In one project, TIER-ED Director Robb Lindgren is taking his work on embodied learning simulations onto the museum floor such that young science center visitors can use the full movement of their bodies to interact with a game about energy. The game, called energIze uses the Microsoft Kinect to empower children to act out different forms of energy, energy transfer, and to reason about conservation of energy. Dr. Lindgren and his TIER-ED colleague Dr. Mike Tissenbaum are currently working with the Lawrence Hall of Science in Berkeley, CA, where the energIze exhibit is currently active on the museum floor, to develop a system of connected embodied learning exhibits that build off of each other and facilitate learning transfer.
In another project Dr. Emma Mercier is examining parent-child collaboration in an informal learning context. Along with graduate student LuEttaMae Lawrence, she is implementing their Food for Thought application onto a large screen surface at a local museum. Food for Thought focuses on using a familiar topic (food) to help students understand more about climate change, and the way small choices can have a global impact. The software was initially designed for use on large multi-touch table, and two iterations were tested with middle school students through the CoLearn Lab.
Finally, Dr. H Chad Lane is on the leadership team for a major international collaboration with multiple museums in the U.S. and the U.K. understanding the role of gesture and other kinds of body movement for pre-school children’s science learning in informal environments. The consortium, which also includes TIER-ED Director Lindgren, is called Move2Learn, and it brings together researchers and museum practitioners to study how experiences such as the Rivers of Grass exhibit at the Frost Museum of Science in Miami, FL encourage students to use their bodies when engaging with science ideas. Other digital exhibit research on the Move2Learn project is happening at The Children’s Museum’s Indianapolis where young visitors use their whole bodies to learn critical ideas in crop sciences.
One such project is the GRASP simulation platform that was co-designed by UofI College of Education researchers. The goal of GRASP (GestuRe Augmented Simulations for supporting exPlanations) is to understand the role gestures play in reasoning about critical concepts in science, and to create simulations that encourage the use of gestures for creating scientific explanations. GRASP is a NSF-funded collaboration between UofI and Concord Consortium, an educational research and development organization in Massachusetts. Robb Lindgren (PI) and David Brown (Co-PI) are working with graduate students to interview local middle school students to understand how the gesture-augmented simulations affect their science explanations and understanding.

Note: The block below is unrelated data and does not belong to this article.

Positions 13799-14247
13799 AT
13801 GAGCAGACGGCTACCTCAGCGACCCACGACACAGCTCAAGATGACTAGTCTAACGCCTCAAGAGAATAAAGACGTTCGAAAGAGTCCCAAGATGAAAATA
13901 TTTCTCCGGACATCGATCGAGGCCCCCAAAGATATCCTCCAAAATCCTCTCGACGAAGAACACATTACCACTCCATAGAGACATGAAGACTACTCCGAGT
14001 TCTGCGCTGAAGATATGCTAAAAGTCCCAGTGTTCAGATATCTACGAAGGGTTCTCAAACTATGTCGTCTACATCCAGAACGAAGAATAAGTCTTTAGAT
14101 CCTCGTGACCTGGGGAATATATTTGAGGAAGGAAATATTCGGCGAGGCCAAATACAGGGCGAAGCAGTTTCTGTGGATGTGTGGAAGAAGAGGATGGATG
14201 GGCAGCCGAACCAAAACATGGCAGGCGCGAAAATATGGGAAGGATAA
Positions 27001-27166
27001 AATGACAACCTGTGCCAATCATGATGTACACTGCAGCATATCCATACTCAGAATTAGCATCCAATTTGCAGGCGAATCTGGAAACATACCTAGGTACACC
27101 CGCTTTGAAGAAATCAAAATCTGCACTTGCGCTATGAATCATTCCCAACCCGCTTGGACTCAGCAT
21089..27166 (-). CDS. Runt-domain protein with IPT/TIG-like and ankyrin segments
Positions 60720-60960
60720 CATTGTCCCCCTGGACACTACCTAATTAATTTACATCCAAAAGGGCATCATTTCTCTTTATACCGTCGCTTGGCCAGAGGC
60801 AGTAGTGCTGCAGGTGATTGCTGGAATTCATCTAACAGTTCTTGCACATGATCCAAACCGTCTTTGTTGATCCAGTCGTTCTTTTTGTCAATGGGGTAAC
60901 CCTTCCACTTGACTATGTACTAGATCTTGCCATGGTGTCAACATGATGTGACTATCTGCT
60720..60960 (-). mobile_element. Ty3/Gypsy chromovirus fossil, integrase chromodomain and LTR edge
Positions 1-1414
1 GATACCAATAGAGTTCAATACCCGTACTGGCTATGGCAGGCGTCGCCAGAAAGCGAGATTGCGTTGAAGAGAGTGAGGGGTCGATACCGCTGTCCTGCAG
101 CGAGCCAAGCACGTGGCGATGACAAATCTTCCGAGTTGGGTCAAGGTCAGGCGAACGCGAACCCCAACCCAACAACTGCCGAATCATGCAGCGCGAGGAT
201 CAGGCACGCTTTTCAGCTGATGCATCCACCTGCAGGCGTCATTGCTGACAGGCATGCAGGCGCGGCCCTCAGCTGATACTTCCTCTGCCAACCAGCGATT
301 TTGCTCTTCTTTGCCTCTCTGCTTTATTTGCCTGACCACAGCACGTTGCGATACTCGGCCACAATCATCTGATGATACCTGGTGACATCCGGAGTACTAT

In a second project, Dr. Bill Cope and Dr. Mary Kalantzis explore ‘complex epistemic performance’ in online learning environments as part of an NSF-funded project to further develop Common Ground Scholar (CGScholar) environment. They have launched Scholar’s new Analytics area, created by their research team at the University of Illinois. Analytics is a learning visualization tool, wherein any unit of work a student can see their progress towards mastery, and a teacher can see the comparative progress towards mastery of all members of the class, identifying which students may require more time or special attention to achieve mastery. The CGScholar Analytics tool collects information about learning processes in three domains: knowledge, focus, and collaboration. Developing this tool is an interdisciplinary effort involving faculty and graduate students from multiple units across campus.
Kutasha Bryan-Silva is a doctoral candidate in Curriculum & Instruction. Her research has centered on early childhood and focused on foundational literacy development in Puerto Rico, Global Citizenship Education in Hong Kong, and best practices for early childhood e-learning. As a 2021 Fulbright Scholar she aims to look through the international lens of Uruguay, South America to investigate how young children can be taught sustainable development concepts through the intentional interconnection of technology and traditional ecological knowledges. The research cite selected is considered a national model for educational technologies and environmental education in Uruguay. Through the theoretical framework of Knowledge Building, Bryan-Silva aims to investigate how educational technologies (e.g. micro bits, QR codes, iPad) support young children at the public ecological school in developing competencies to create clean energy and food security that is beneficial to their immediate communities. Her goal is that data collection in Uruguay will provide an understanding of what can be possible in the United States if greater emphasis on educational technologies and sustainable development was placed within educational policy and national curricula.